My sons sprinted into the woods, gathering up pine cones and sticks.
They found the skull of a long-dead deer. They looked for animal tracks and listened for birds.
I trailed after them through the gorgeous autumn colors, thinking, just for a moment, of all the things I should be doing at home and online. And then I took a deep breath and let those thoughts go.
I decided to just live in that moment, enjoying time with my boys in the crisp fall air. No phones beeping at me. No deadlines. The only demands on me were my kids sharing their discoveries with a “Look over here!” and “Check this out!”
It was a nice afternoon, and it made me realize that we don’t have enough of those. We spend so much of our time connected to gadgets instead of being connected to nature, instead of connecting to each other.
Every holiday program at my kids’ school, I see parents holding up their phones and iPads making bad recordings. They’re focused on “getting the shot” instead of giving their children their full attention. At parades, parents are so busy taking selfies and photos and video that they barely notice the children gathering candy at their feet. At the ball game, so many pictures are being taken, but no one is appreciating the crowd, the lights, the sounds of the big game.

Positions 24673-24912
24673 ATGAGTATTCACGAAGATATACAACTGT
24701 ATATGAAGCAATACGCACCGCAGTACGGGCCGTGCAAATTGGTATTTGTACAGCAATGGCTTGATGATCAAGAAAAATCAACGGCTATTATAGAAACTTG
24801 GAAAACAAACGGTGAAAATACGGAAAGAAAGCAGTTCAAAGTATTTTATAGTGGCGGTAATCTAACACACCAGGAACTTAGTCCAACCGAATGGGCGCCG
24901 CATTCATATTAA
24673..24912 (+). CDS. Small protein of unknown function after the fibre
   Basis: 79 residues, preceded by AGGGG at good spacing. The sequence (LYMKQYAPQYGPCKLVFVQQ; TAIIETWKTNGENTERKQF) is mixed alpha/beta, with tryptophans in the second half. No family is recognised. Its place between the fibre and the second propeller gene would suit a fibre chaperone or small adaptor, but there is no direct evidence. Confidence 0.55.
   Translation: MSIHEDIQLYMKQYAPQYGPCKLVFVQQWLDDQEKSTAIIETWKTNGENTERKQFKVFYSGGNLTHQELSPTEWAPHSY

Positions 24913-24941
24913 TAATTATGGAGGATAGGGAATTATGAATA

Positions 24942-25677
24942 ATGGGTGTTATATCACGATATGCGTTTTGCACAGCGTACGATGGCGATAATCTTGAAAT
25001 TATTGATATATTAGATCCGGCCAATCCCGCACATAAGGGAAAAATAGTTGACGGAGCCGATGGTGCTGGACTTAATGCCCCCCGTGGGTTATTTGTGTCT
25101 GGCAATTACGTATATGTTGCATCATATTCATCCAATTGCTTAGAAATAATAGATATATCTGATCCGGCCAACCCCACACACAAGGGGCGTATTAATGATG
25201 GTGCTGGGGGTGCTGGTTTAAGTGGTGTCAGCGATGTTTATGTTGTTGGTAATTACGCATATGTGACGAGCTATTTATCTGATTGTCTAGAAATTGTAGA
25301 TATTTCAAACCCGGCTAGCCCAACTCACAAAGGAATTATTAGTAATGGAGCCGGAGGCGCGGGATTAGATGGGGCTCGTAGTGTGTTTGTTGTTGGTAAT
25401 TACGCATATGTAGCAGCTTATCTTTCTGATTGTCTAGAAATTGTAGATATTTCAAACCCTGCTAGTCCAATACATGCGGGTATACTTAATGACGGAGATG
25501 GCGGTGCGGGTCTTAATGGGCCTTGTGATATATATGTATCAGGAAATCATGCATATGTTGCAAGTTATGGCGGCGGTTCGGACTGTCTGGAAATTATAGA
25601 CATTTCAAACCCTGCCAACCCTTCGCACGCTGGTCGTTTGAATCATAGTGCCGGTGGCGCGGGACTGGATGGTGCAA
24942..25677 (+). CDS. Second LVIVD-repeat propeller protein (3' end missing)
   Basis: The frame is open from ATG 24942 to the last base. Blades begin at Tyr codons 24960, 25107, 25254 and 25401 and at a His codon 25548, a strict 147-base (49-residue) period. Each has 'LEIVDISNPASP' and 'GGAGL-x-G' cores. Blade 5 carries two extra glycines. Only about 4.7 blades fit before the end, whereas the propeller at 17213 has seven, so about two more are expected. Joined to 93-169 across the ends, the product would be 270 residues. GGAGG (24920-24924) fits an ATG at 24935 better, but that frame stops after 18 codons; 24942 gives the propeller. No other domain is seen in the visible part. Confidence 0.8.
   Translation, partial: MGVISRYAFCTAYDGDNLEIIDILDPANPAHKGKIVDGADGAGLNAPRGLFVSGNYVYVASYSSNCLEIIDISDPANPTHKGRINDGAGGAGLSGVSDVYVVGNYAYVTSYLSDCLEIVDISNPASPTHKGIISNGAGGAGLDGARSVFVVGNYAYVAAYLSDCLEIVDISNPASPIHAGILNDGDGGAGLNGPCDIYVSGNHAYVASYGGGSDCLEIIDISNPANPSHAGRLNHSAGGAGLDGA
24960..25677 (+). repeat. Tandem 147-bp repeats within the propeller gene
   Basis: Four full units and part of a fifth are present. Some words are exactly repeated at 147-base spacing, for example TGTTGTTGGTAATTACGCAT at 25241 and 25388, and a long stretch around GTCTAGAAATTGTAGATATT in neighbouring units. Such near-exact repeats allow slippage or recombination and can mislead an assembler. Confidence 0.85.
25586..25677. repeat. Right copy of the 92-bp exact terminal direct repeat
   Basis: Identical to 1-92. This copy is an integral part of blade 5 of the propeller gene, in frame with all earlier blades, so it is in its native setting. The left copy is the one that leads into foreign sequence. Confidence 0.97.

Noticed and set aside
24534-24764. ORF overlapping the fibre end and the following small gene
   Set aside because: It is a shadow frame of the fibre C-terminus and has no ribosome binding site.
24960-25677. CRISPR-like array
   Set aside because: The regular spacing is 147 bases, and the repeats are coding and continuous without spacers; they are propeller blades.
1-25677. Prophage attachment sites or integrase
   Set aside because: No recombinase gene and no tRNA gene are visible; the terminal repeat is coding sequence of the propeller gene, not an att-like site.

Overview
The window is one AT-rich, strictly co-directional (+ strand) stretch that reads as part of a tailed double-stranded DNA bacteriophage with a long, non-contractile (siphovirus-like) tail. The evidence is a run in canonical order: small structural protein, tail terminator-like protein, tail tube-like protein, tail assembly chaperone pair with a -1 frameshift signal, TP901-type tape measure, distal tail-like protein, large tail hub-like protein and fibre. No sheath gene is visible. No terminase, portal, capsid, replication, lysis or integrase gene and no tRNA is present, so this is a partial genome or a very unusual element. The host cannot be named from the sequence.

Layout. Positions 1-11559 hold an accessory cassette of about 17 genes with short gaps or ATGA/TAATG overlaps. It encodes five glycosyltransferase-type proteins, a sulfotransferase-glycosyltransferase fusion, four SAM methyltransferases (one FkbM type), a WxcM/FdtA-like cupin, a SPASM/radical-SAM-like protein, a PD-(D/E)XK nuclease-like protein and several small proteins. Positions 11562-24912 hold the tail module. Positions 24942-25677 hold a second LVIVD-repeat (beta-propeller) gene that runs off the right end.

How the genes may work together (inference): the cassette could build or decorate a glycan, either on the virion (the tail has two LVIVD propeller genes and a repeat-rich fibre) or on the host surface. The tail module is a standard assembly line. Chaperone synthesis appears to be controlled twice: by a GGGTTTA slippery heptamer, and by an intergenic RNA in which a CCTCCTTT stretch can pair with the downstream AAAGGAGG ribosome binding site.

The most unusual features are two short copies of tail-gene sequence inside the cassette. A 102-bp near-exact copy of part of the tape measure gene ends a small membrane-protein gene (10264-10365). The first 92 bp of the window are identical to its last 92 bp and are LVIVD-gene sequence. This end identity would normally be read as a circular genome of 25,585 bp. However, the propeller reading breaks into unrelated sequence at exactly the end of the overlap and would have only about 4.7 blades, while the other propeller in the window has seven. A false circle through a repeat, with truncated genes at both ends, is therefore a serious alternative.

We are addicted to our gadgets and we are missing out on so much.
The picture-perfect images we see on Facebook, Instagram and Pinterest make us feel broke and inadequate. We seldom stop to think about the truth behind those images. We only see the image others are trying to portray. We don’t see the mess just outside the camera frame. We don’t see the hurt inside the photographer.
Our technology has made us consumers who are always after the next best, new, different thing. We sacrifice time to the trivial and money to the ridiculous.
Our constant connectivity is costing us. It’s costing us money. It’s costing us our relationships. It’s costing us our planet.
We need to find a better way.
Now, I’m not saying that technology is evil. I love my satellite tv and and my smartphone just as much as the next person. I believe it can be an amazing tool that can help do all kinds of amazing things.
What we need is moderation. We need to find a balance between using our gadgets as tools and letting them them suck the life out of us.
It costs nothing turn off your technology and take a walk outside. It costs nothing to put down your phone and have a conversation with the person sitting next to you. Unplug from technology and plug in to the world around you.
The best gift we can give is ourselves. Making meaningful connections will make you a richer person.
And I don’t know about you, but I want to be richer.